I was part of Haryana’s implementation of Beyond Basics. The partner university for the first stage was Jindal Global University. Due to academic calendar constraints, the training was packed into a few intense sessions. We covered procedures, practices in the field, and tried to motivate the volunteers to also take a personal interest in the quality of their work. Since the target age group for the survey is 14-18, and personal questions are asked, an important aspect of the training was to emphasize building trust and being sensitive.
On the first weekend of November, early in the morning, the volunteers and monitors were distributed across the selected district in Haryana and spent the full day visiting households and interacting with the local community.It was impressive to see the results that a detailed training plan and motivated trainers can achieve in only a few days. With the help of ASER trainers, the volunteers could follow the procedures as they were taught. Mapping, sampling, and surveying processes were followed with precision. Volunteers reached a balance between collecting quality data and interacting sensitively with the youth.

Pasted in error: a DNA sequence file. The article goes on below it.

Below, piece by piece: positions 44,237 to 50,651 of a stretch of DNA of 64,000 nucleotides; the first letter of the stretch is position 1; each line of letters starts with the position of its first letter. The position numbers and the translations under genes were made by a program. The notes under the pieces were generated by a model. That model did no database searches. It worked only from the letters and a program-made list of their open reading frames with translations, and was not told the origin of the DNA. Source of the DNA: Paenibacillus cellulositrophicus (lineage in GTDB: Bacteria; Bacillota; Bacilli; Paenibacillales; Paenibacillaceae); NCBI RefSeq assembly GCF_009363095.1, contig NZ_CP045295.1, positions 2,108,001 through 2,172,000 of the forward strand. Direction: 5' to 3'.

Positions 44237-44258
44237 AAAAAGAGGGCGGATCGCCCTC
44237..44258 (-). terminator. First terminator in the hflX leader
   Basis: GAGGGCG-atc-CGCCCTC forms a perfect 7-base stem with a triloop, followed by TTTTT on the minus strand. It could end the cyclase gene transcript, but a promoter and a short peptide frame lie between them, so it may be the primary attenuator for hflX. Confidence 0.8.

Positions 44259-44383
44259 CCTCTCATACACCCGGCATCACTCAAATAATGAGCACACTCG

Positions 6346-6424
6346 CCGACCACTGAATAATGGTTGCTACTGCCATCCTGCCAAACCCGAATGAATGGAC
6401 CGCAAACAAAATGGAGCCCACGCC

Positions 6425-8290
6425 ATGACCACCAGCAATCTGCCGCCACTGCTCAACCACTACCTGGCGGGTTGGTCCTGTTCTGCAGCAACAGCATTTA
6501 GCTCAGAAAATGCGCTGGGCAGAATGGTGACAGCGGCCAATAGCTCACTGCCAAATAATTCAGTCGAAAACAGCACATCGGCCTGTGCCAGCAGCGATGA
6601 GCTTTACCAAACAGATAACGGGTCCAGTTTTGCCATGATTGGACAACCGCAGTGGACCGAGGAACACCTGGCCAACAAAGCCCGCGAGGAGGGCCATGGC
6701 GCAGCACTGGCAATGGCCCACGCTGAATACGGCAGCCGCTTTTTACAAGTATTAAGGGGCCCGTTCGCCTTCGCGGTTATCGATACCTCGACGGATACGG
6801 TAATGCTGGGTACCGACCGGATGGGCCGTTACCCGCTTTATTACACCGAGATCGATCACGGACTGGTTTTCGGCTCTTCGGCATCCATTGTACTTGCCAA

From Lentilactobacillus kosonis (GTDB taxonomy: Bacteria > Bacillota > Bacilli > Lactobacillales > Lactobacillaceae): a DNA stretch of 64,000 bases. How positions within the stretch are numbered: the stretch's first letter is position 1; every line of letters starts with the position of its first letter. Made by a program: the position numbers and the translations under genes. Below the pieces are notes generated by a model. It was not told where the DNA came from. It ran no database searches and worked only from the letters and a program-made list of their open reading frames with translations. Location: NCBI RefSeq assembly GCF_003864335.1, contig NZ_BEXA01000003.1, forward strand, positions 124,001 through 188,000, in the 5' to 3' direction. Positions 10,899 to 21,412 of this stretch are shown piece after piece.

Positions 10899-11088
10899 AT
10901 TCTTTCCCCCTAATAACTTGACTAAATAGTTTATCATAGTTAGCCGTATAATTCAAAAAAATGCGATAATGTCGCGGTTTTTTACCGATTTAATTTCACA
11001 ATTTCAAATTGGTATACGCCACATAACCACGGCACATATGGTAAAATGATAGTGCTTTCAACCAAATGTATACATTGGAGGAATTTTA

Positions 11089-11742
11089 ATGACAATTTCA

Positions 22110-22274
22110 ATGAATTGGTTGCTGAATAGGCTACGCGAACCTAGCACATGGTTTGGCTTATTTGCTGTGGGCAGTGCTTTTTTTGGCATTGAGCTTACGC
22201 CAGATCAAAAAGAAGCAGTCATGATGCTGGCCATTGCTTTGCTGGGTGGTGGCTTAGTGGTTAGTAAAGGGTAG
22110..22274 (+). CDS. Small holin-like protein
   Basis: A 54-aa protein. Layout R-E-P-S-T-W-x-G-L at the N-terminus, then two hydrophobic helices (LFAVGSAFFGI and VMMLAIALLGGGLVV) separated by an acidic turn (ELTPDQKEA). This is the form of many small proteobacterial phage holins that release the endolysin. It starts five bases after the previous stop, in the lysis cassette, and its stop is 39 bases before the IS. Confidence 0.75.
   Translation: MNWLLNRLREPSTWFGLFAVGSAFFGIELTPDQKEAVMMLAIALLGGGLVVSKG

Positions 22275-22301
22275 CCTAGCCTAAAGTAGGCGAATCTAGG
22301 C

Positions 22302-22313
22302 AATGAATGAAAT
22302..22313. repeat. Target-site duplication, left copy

At the same time that my group was on the ground in Haryana, many other groups in many other states were doing the same. Similar efforts are being followed in 28 other locations. Different monitors, different volunteers, different villages, but the same objective: collect quality data on India’s next adults.
India has around a crore of youth between the ages of 14 and 18. However, information on their abilities, aspirations, awareness and activities are limited. Beyond Basics, through its volunteers and ASER team members, is building a more complete understanding of this massive segment of the population. With a more complete understanding of this population, we can build smarter policies grounded in quantifiable realities and better enable future generations to reach their full potential.